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Some more interesting pieces in the press about Amazon’s decision to choose for its second North American headquarters both New York’s Long Island City, just across the East River from Manhattan in the borough of Queens, and Arlington, Virginia, in the Crystal City neighborhood, adjacent to National Airport and just across the Potomac River from Washington, DC.

• The New York Times had an op-ed column by Vishaan Chakrabarti, former director of planning for New York City, that looked at the potential upside for the city:

“It is with dismay that I hear the fiercely negative reaction to the announcement that New York City won the Amazon competition to land at least 25,000 jobs and decades of direct and indirect economic growth in Long Island City. The fact that the debate has yielded so much heat and so little light is a sign of how complacent we have become. It is easy to forget that employment generates our city tax base, which strains to help fund the public goods we so desperately need, from schools to transit to affordable housing to parks to basic services like snow and trash removal. The city’s tax revenues have more than doubled since Sept. 11, to $83 billion from $40 billion. The Bloomberg administration put us in this enviable economic position; Mayor Bill de Blasio and Gov. Andrew Cuomo should be lauded for doubling down on those efforts.

“Yet there are stiff headwinds. Municipal spending is outpacing growth. Federal urban investments continue to retract. And we already have some of the highest income taxes in the country … It is for these reasons that we should welcome Amazon, but with a few caveats: To become true New Yorkers, the people at Amazon must abide by our implicit social compact, which is that New York City strives to be a place of opportunity for all. Amazon, the city and the state must build an ‘infrastructure of opportunity’ that creates both physical and social mobility for all New Yorkers, and they must do so with fiscal responsibility.”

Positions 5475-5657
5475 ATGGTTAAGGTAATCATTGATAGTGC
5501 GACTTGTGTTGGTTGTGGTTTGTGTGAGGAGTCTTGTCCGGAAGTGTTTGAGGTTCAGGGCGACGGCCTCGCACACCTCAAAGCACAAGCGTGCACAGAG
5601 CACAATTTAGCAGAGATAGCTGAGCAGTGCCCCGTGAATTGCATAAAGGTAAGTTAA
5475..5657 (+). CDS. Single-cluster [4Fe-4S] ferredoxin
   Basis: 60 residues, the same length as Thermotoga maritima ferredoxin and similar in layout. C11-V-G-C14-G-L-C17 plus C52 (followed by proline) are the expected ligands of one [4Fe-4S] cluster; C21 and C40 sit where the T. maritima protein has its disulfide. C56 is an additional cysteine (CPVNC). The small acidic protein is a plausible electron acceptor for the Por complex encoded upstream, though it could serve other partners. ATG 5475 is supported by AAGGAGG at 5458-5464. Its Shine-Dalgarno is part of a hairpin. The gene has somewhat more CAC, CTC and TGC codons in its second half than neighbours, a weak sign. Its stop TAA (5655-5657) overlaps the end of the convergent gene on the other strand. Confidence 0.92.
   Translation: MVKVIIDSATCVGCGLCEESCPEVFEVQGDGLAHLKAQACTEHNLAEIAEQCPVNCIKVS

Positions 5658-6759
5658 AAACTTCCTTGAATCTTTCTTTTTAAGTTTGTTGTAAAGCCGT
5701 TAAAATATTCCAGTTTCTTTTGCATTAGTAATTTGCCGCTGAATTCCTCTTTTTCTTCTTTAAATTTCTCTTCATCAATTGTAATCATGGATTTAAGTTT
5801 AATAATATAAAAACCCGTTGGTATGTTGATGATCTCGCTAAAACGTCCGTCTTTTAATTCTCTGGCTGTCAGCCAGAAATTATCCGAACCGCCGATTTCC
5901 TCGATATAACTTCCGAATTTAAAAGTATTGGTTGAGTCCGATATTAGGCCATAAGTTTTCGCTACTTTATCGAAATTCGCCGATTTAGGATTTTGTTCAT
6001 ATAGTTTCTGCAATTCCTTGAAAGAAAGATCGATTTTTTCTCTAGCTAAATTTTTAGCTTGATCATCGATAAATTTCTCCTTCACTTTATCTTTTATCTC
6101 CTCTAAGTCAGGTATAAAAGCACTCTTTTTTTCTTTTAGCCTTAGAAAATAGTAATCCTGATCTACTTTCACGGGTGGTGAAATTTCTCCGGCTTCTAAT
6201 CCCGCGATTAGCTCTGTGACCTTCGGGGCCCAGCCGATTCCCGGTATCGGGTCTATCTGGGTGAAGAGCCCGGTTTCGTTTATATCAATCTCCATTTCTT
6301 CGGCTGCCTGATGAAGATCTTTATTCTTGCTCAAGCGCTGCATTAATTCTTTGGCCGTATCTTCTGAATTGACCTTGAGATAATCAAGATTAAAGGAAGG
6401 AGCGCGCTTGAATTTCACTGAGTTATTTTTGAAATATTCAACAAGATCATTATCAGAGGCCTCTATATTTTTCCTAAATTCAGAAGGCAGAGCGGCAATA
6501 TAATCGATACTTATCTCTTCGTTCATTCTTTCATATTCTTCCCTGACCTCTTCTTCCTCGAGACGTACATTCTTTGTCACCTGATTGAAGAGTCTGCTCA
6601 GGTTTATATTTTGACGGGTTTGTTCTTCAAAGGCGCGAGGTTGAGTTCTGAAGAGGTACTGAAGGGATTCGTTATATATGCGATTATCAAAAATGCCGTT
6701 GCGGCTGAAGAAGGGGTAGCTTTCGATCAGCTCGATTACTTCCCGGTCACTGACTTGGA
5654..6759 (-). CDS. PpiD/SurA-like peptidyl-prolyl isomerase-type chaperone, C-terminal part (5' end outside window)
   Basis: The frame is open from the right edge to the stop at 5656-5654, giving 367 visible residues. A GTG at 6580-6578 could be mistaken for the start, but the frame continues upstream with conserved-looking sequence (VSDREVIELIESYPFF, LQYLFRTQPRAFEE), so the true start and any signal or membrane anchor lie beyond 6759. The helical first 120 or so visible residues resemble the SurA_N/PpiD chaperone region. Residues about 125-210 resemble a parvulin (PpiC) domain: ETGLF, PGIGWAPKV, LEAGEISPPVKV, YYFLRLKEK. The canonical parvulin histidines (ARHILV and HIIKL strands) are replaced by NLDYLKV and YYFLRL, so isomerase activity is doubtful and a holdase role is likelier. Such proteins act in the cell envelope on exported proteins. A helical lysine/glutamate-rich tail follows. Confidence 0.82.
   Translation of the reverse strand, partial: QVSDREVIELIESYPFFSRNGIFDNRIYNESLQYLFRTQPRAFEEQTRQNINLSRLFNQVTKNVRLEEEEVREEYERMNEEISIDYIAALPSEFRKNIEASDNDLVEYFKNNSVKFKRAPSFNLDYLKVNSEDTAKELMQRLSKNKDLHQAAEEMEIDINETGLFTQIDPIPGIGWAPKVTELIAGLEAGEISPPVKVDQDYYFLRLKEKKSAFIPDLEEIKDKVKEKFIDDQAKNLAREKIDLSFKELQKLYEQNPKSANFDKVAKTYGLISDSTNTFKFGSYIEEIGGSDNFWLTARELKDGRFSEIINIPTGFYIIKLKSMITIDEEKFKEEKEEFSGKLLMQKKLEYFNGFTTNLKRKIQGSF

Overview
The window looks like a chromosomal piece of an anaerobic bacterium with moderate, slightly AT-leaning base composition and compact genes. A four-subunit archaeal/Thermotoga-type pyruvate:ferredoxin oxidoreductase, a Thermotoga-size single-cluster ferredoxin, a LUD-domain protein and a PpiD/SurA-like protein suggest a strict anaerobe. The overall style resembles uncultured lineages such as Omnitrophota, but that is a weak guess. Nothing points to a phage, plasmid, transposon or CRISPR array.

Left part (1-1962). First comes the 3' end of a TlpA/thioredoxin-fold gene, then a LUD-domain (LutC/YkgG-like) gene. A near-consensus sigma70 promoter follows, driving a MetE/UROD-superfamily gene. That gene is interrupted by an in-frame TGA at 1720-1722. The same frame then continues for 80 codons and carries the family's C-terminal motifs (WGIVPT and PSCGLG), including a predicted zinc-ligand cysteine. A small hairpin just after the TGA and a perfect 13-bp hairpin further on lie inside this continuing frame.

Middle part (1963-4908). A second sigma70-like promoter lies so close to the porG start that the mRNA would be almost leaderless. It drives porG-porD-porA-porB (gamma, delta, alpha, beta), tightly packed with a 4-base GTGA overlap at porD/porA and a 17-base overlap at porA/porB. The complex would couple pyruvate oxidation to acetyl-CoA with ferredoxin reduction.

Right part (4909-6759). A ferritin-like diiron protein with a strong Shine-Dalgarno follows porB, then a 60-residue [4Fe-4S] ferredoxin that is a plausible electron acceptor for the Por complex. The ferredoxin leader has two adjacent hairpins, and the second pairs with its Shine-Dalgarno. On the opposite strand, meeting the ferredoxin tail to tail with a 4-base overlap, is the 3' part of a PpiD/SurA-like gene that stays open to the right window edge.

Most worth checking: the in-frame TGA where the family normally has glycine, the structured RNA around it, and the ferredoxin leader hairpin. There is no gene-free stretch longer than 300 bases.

One of the advantages for the city, she writes, is that Amazon’s investment actually will make New York less dependent on the ebbs and flows of the financial industry.

The piece can be found here.

• The New Republic has a somewhat different angle:

“When Amazon announced on Tuesday that it would build one of its new headquarters in Long Island City’s Anable Basin, environmentalists were quick to notice that the site could be partially underwater by 2050. By the next millennium, it will be completely submerged, according to the environmental research group Climate Central’s most recent projections. Situated in an inlet along the East River, the site is currently home to parking lots and warehouse spaces, but when Amazon breaks ground, which could be as soon as 2019, new apartment complexes and office buildings will go up—all of which would be vulnerable to flooding if sea levels rise even just a few feet. 

This piece can be read here.

• The Wall Street Journal writes about how, “If Seattle is a guide for the just-announced future hosts of the online giant’s second headquarters, Amazon’s arrival will be transformative. Restaurants and new infrastructure are likely to follow - what some Seattleites call the Amazon prosperity bomb - but the invasion of workers will also bring traffic jams and a jump in housing prices.”

The story points out that “in Seattle, Amazon rewrote the book on how a big company makes its home in an urban area, putting thousands of employees in the downtown core rather than a suburban campus … Amazon’s campus, which spans over several city blocks, has its own banana stands that hand out thousands of free bananas. Some workers have said there is a shortage of bananas at nearby grocery stores as a result.”

Local celebrity chef Tom Douglas (MNB fave Etta’s is one of his restaurants there) tells the Journal that there is an easy way to identify Amazon employees: ““They want cheap, and they travel in packs,” but they also fill the tables of his restaurants and come back for Happy Hour.

You can read the story here.
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